That’s the synopsis for the first book. The rest of the books are basically Mac and Barrons hunting the Book, finding other Fae relics, killing some people, trying to discover Mac’s actual history, killing some Fae, finding her sister’s killer, trying not to die, then a weird, implausible plot twist and The End.
Ruminate on That
Honestly, when I read about the first book, I thought Meh, this sounds kind of terrible but also maybe intriguing? But then Amazon offered it free for Kindle last year, and I figured it’s not about vampires or werewolves and I like faeries/fairies so why not? The story was just engrossing enough for me to glom the rest of the series from the library and finish them off within 10 days. But in the end, despite some interesting side-plots about the Fae and Barrons scattered throughout, the whole storyline is really character-driven, and since it’s a first-person narrator, the character we are driven by is Mac. This is problematic because a lot of the time, I don’t even like her. Whatever, I don’t really need a sympathetic protagonist. But if I don’t get a likeable character, then I want one who is going to grow over the course of the story. But Mac stays almost the same throughout the entire series. Most of her development occurs in the final book and is pretty much entirely related to Barrons. Sure, as the story progresses her powers grow (sort of?), but she makes the same mistakes over and over. (This is slightly better than her being an almighty Mary Sue, but why can’t we have a main character that is female AND smart AND self-aware AND capable? You know, like many, many ladies that exist IRL?) Yes, Mac had only been in Ireland for about 6 months and had spent the equivalent of 3 months of that time wandering around Faerie but if a person can make it through boot camp in less time with little threat of actual death, why the fuck can’t Mac learn something? She does eventually gain some insight about herself but never actually utilizes most of her new self-knowledge. She also spends an inordinate amount of her time whining about her hair, her clothes, blah blah blah. And I get that she is mourning the simplicity and safety of her past life, but really? She needs to grow up. There are people (in addition to the Fae) trying to kill her, who have killed her sister, and she is sad because she isn’t pretty? Shut up. No, really. SHUT UP. I don’t know, maybe I just feel that this was particularly annoying because I read the books in quick succession.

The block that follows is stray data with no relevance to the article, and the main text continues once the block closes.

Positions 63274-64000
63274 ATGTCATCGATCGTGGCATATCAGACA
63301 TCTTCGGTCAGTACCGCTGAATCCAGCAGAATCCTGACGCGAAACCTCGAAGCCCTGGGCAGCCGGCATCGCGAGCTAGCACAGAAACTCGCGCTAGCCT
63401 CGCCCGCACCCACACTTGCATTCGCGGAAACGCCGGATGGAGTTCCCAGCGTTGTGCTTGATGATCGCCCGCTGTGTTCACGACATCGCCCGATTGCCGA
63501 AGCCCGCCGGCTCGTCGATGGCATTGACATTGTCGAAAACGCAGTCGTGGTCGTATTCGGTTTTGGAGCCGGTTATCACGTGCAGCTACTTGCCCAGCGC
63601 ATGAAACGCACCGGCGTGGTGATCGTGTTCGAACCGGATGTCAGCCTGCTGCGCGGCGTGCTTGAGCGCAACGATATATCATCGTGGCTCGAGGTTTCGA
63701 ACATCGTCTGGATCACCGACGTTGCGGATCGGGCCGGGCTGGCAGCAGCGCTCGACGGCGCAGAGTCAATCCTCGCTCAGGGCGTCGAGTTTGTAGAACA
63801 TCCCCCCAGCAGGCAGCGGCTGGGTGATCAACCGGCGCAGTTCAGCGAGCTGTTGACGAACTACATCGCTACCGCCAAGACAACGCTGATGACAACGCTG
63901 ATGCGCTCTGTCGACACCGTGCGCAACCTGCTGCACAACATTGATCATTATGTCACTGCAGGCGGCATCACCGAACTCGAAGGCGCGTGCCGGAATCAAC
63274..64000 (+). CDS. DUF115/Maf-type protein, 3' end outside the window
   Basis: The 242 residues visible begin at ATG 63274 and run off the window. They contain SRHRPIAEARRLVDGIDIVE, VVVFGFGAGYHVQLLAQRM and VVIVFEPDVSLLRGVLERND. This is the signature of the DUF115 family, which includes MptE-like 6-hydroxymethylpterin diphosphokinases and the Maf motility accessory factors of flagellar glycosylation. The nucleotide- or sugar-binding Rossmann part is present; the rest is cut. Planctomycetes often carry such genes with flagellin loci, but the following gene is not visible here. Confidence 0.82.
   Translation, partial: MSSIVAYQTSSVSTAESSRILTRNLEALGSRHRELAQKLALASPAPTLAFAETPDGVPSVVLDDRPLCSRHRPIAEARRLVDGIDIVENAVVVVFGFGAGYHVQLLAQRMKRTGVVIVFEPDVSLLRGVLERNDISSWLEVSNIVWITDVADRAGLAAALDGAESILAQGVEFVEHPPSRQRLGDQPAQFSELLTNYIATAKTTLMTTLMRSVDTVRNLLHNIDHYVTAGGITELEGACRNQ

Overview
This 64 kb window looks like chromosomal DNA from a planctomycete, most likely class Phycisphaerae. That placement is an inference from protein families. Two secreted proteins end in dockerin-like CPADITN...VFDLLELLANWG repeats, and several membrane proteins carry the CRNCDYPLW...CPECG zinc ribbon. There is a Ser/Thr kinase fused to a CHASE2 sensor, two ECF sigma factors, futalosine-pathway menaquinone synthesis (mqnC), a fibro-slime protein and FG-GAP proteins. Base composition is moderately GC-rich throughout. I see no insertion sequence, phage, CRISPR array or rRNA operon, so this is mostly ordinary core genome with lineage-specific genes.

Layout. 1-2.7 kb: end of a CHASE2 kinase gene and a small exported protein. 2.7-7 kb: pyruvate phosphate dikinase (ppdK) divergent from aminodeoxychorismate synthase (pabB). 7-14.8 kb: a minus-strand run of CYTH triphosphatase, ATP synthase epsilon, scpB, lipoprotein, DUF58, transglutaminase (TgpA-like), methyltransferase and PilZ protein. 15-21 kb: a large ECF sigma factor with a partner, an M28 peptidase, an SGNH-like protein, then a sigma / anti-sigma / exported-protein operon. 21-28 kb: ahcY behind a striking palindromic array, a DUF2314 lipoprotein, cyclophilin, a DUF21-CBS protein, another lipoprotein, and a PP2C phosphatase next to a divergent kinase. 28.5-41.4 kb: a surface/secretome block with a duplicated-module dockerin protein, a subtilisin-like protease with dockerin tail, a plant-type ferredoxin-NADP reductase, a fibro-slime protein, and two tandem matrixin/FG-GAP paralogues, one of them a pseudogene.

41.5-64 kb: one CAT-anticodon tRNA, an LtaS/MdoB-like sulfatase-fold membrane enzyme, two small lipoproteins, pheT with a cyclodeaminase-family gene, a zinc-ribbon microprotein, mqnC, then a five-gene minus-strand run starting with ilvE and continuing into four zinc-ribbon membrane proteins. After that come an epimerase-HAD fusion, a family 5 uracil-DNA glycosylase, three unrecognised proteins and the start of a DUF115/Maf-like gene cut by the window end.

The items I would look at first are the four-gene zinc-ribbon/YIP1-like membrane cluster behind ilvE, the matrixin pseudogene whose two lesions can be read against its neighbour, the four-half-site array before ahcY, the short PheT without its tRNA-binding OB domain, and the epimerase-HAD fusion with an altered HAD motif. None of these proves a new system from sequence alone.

On a positive note, despite Mac’s off-putting characterization, I thought the writing style itself was pretty good. The whole story is told in that sort of breathless everything-is-happening-right-this-second tone that can be hard to pull off, but here it’s done pretty well. Mac’s headvoice is idiosyncratic in a manner that just feels realistic. Also, there is a dictionary in the back of each book, written as if they are actually excerpted from the journal Mac is keeping throughout the story, that adds another level of believability to the story.
Final Reckoning

ETA: 10/09/2012  I take it back. There are several new novels being published in the Fever universe. Iced comes out 10/30/2012 and sounds like it'll make up for my disappointment. 

ETA 5/03/13: Upon re-reading this series, Mac does evolve as a character. She eventually gains some perspective and maturity, I just think I dislike her so much that it's difficult to see. 

I don’t necessarily regret reading the series, I am just really, really unhappy with the finale. It was so weird that I thought maybe Karen Marie Moning got herself into a plot-hole and there was only one way out, but there was some foreshadowing that says it must have been on purpose? I have no idea. There was only one thing I liked about the ending, but even that was a little gloopy. My final recommendation would be to read the first three books and then find a spoiler-y review for the last two. You could email me too, I will be more than happy to be your reader-of-the-last-page-r. Actually, maybe just skip the whole thing. The more I think about it, the less I want to recommend it. I don’t think the investment is worth the payoff. (But if there is another novel set in this universe, I will probably read it. Ahem.)
The Fever Series by Karen Marie Moning